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I'm trying to make the add_day function work, but I'm having some trouble. Note that I can't make any changes to the struct (it's very simplistic) because the point of the exercise is to make the program work with what's given. The code is

#include "std_lib_facilities.h"

struct Date{
       int y, m, d;
       Date(int y, int m, int d);
       void add_day(int n);

void Date::add_day(int n)

ostream& operator<<(ostream& os, const Date& d)
         if(d.m<1 || d.m>12 || d.d<1 || d.d>31) cout << "Invalid date: ";
         return os << '(' << d.y
                   << ',' << d.m
                   << ',' << d.d << ')';

int main()
    Date today(1978,6,25);
    cout << today << endl;

I'm getting a linker error that says undefined reference to Date::Date(int,int,int), but I can't figure out what's wrong. It seems like it's something to do with the Date constructor, but I'm not sure what.

I'd also like to add in a line of code for tomorrow like

Date tomorrow = today.add_day(1);

but I've got a feeling that since add_day is a void type there will be a conversion issue.

Any help would be appreciated - thanks.

P.S. Don't worry about adding days at the end of the month. It's something that's going to be implemented later.

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up vote 6 down vote accepted

The linker error is because you are not defining the constructor.

Date::Date( int yr, int mo, int day ) : y(year), m(month), d(day)

For the add_day question: you are correct that you need to change the return type. It should return a Date object. You can construct a new Date object and return it with the day value incremented or just increment the day value and return *this.

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You have a constructor declared

Date(int y, int m, int d);

but you never wrote the definition for the constructor. Presumably you will want to add some code like

Date::Date(int y, int m, int d):y(y),m(m),d(d)


Date tomorrow = today.add_day(1);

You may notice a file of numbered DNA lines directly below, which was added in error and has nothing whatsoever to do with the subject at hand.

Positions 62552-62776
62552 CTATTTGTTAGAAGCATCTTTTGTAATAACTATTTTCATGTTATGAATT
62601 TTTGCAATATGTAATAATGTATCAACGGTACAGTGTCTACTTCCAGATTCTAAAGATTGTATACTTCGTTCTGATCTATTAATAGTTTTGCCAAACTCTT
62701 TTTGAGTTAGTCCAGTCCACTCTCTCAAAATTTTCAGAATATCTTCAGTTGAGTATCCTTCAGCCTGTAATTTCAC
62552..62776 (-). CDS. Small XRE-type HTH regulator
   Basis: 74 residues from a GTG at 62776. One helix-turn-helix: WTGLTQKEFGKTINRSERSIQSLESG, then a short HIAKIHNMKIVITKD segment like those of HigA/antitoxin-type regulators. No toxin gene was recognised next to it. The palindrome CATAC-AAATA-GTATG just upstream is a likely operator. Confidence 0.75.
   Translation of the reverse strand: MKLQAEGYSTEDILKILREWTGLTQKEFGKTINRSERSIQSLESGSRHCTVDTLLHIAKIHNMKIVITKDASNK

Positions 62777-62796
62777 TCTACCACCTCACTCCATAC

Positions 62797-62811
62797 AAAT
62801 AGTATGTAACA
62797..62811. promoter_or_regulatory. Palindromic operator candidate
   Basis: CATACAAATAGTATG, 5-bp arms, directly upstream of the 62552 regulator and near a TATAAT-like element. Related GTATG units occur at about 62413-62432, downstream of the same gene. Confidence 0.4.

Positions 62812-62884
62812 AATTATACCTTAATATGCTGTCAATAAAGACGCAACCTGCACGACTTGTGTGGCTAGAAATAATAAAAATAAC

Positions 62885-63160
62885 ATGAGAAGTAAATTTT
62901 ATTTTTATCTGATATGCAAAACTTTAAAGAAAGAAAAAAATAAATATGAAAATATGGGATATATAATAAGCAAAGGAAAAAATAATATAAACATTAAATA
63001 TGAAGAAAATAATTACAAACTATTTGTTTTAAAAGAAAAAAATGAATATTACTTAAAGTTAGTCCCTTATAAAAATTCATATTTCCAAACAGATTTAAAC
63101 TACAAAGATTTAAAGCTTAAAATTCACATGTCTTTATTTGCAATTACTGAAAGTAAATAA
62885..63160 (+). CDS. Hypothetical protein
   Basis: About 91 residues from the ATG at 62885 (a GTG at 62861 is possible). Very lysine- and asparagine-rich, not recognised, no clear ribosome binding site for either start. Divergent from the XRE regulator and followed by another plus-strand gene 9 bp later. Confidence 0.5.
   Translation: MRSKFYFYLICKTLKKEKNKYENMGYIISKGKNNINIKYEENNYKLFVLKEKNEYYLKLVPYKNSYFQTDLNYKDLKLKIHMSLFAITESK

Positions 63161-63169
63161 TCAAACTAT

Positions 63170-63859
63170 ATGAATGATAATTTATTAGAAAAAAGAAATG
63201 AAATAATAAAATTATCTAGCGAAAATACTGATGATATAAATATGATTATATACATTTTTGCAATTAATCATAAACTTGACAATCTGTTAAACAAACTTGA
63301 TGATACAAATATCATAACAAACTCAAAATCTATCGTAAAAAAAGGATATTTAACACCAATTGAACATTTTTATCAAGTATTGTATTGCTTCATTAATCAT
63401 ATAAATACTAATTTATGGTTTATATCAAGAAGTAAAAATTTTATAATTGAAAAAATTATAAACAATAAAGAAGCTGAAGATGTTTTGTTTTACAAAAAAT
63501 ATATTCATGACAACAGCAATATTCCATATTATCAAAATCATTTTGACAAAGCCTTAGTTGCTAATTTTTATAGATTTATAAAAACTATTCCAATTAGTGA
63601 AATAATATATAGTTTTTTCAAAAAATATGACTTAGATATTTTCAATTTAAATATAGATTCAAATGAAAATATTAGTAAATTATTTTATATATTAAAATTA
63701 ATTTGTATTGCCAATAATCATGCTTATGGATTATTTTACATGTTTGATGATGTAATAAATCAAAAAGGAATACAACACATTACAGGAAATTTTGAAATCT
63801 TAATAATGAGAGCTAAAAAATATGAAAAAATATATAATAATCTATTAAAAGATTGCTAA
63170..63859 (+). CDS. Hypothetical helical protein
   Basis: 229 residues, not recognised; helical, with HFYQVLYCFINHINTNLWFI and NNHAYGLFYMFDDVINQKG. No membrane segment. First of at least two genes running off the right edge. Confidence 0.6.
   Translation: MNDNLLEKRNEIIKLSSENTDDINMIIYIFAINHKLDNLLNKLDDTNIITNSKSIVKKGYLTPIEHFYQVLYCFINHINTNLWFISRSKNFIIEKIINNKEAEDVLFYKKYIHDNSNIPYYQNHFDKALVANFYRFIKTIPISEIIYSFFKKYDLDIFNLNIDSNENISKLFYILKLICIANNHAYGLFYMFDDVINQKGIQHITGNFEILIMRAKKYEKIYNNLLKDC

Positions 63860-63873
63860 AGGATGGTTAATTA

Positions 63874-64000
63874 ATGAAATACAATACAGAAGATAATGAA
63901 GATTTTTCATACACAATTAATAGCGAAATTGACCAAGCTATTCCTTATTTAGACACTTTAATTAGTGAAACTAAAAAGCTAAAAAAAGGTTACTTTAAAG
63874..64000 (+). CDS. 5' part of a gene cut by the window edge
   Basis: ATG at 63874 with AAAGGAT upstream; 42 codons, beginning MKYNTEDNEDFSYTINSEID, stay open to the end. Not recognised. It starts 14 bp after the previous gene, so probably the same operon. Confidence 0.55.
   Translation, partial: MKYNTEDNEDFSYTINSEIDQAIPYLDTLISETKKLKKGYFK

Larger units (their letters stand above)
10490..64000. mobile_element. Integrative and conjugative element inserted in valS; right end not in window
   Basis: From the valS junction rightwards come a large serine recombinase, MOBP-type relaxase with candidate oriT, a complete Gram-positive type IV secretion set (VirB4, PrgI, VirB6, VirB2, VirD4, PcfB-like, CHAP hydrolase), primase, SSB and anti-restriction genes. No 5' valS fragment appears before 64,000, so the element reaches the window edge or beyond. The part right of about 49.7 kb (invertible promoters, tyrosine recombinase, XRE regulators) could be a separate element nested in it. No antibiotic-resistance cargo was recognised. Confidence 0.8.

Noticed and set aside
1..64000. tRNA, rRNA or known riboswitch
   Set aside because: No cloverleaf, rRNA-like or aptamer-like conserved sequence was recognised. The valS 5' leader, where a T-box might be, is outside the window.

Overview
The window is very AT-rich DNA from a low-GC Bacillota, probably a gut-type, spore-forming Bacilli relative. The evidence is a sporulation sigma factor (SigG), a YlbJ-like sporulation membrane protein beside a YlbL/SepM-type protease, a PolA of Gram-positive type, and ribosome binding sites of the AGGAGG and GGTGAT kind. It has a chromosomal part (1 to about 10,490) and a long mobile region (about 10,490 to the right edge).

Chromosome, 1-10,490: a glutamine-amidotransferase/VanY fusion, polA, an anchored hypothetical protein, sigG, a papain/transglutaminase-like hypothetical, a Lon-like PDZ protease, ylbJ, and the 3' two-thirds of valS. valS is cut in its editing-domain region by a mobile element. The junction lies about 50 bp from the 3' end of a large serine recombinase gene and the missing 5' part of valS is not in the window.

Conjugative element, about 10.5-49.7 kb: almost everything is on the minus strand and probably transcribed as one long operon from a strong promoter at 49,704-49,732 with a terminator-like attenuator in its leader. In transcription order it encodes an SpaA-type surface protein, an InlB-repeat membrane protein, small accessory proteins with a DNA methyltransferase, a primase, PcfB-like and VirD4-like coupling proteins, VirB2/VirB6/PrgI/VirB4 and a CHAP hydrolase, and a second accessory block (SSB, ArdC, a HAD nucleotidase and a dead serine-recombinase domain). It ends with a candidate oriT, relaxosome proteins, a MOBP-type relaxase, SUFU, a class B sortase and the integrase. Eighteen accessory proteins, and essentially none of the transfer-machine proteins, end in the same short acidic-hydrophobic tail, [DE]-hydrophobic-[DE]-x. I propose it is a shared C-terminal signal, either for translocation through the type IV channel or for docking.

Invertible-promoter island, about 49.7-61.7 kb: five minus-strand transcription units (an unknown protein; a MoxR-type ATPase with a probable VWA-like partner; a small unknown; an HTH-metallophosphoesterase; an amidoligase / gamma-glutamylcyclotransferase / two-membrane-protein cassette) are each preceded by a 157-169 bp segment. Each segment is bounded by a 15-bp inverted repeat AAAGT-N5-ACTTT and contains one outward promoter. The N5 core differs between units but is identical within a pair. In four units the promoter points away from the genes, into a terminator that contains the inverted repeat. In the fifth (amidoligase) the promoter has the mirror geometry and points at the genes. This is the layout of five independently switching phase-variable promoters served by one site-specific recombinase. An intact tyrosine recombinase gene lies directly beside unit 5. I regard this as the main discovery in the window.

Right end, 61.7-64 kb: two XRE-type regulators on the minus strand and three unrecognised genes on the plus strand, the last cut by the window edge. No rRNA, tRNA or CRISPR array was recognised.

Date::add_day(int) must return a new day for this to work.

Date Date::add_day(int n)
    return *this;

This will return a copy of this after modifying it.

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Generally we would return a const reference instead of a copy, same functionality but more efficient specially with time consuming copying (not so much an issue here). – DeusAduro Jul 14 '09 at 17:40

You've declared a constructor Date::Date(int,int,int), and called it, but there is no definition for it. Ergo, linker error.

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Specifically to the errors you're getting:

1) You are defining a non-default constructor (i.e., one that gets three parameters). This is not generated automatically by the compiler, so you have to provide an implementation. That's why you get the link error.

I don't fully remember the C++ syntax, but it's something like this:

Date::Date(int _y, int _m, int _d):y(_y),m(_m),d(_d){}

2) What are the semantics of add_day? If add_day takes the date object it is invoked on and changes it, what exactly do you want to return? It doesn't have to be a void, you can define whatever you want, but think hard about what the most intuitive semantics are.

Maybe you want a function called createTomorrow(), that does not modify the current Date object, but insteadgenerates a new Date object, sets it to the appropriate date (all the same except for day), and then returns it.

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The Date constructor is not defined. You can define it as something like this:

Date::Date(int y, int m, int d)
    this.y = y;
    this.m = m;
    this.d = d;
share|improve this answer

You declare the constructor of class Date with three parameters, but never define it.

You want to add a line like Date::Date(int yy, int mm, int dd) : y(yy), m(mm), d(dd) {}

And for the second question -- add_day would have to return Date or Date &

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